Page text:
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Difficult days ahead for Airdrie businesses

Airdrie’s business community is facing unprecedented challenges as residents keep to their homes to help reduce the spread of COVID-19, resulting in considerable revenue losses for local restaurants, bars and retailers.

Thomas Lam, owner of Joey's Seafood Restaurant located at 311 800 Veterans Blvd. N.W., said the business has seen its number of customers cut in half. As of March 18, restaurants, bars and cafes in Alberta are still allowed to stay open, but must limit crowds to a maximum of 50 people or half their original capacity – whichever is lower.

“The very first obvious impact is our business dropped a lot, not just for dining in, but even for pick-up-and-go,” Lam said. “We dropped at least 50 per cent in the last week.”

While Lam hasn’t yet been forced to layoff staff, he has reduced their hours and said his restaurant can't sustain current sales levels for more than a few months.

“In the long run, it will become a real hurt for all the local businesses,” he said.

Lam’s experience is far from unique. A Canadian Federation of Independent Business (CFIB) survey, released March 17, indicated half of Canada’s small-to-mid-size enterprises (SMEs) experienced a drop in sales due to COVID-19 – four in 10 respondents reported sales decreases greater than 25 per cent.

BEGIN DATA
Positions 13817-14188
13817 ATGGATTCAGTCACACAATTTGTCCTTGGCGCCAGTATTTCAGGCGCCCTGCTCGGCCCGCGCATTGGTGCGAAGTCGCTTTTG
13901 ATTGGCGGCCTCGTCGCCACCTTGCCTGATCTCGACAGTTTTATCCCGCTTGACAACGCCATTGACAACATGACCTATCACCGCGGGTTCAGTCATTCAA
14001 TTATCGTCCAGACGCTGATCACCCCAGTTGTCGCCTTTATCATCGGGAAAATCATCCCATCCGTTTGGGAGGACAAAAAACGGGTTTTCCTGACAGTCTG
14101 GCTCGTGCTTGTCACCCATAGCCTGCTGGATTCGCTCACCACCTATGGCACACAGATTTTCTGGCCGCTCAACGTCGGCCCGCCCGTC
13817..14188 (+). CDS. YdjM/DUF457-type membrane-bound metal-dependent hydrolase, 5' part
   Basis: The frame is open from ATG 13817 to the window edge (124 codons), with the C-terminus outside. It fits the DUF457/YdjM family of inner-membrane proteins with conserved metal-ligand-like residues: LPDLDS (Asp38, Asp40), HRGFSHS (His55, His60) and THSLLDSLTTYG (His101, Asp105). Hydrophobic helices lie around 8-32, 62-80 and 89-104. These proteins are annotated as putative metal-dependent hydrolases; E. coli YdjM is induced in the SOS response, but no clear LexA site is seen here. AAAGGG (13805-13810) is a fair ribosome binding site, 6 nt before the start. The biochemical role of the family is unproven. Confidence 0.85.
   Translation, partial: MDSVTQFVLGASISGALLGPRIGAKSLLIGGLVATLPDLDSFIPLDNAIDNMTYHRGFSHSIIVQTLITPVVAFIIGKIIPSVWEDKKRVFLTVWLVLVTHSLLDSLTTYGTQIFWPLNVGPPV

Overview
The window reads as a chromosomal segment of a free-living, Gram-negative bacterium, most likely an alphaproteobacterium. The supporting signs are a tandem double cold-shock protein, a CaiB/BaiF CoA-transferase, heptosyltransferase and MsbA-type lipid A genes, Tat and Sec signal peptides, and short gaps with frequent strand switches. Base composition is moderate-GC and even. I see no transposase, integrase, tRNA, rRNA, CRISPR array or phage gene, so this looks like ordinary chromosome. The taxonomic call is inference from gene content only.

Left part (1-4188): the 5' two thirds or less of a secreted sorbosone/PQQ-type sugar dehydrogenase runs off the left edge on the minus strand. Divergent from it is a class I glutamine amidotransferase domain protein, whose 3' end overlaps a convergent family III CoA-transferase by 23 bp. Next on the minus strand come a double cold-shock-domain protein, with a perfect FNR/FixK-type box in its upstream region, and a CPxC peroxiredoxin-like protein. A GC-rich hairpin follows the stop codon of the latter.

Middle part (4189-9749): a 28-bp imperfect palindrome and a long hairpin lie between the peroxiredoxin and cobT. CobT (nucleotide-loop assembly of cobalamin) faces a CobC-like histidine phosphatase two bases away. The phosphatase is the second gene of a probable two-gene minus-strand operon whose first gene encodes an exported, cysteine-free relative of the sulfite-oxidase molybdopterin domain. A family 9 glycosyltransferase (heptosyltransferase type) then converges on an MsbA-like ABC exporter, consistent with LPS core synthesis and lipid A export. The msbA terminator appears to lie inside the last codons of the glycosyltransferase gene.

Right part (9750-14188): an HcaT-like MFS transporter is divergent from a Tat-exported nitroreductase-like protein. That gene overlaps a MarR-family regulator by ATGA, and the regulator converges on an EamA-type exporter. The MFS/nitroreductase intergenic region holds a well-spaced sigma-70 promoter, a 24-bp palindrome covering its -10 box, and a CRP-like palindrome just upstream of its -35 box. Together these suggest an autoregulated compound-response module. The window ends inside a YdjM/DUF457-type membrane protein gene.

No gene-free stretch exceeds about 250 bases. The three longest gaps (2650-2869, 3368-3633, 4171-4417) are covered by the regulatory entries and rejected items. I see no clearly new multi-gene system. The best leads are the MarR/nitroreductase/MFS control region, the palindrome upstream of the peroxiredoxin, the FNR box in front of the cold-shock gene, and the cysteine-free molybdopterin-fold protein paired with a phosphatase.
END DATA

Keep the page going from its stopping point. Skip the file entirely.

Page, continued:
“The early economic impacts of coronavirus on Canada’s SMEs has been massive,” said CFIB president Dan Kelly in a statement. “Even more alarming is our finding that a full quarter of small firms would not be able to survive for more than a month with a drop in business income of more than 50 per cent.”

The survey found the average cost to SMEs is already about $66,000. Forty-three per cent of respondents reported they have reduced hours for staff, 20 per cent have started temporary layoffs, 38 per cent have experienced supply chain issues and 42 per cent said they will have zero sales if face-to-face contact is not permitted.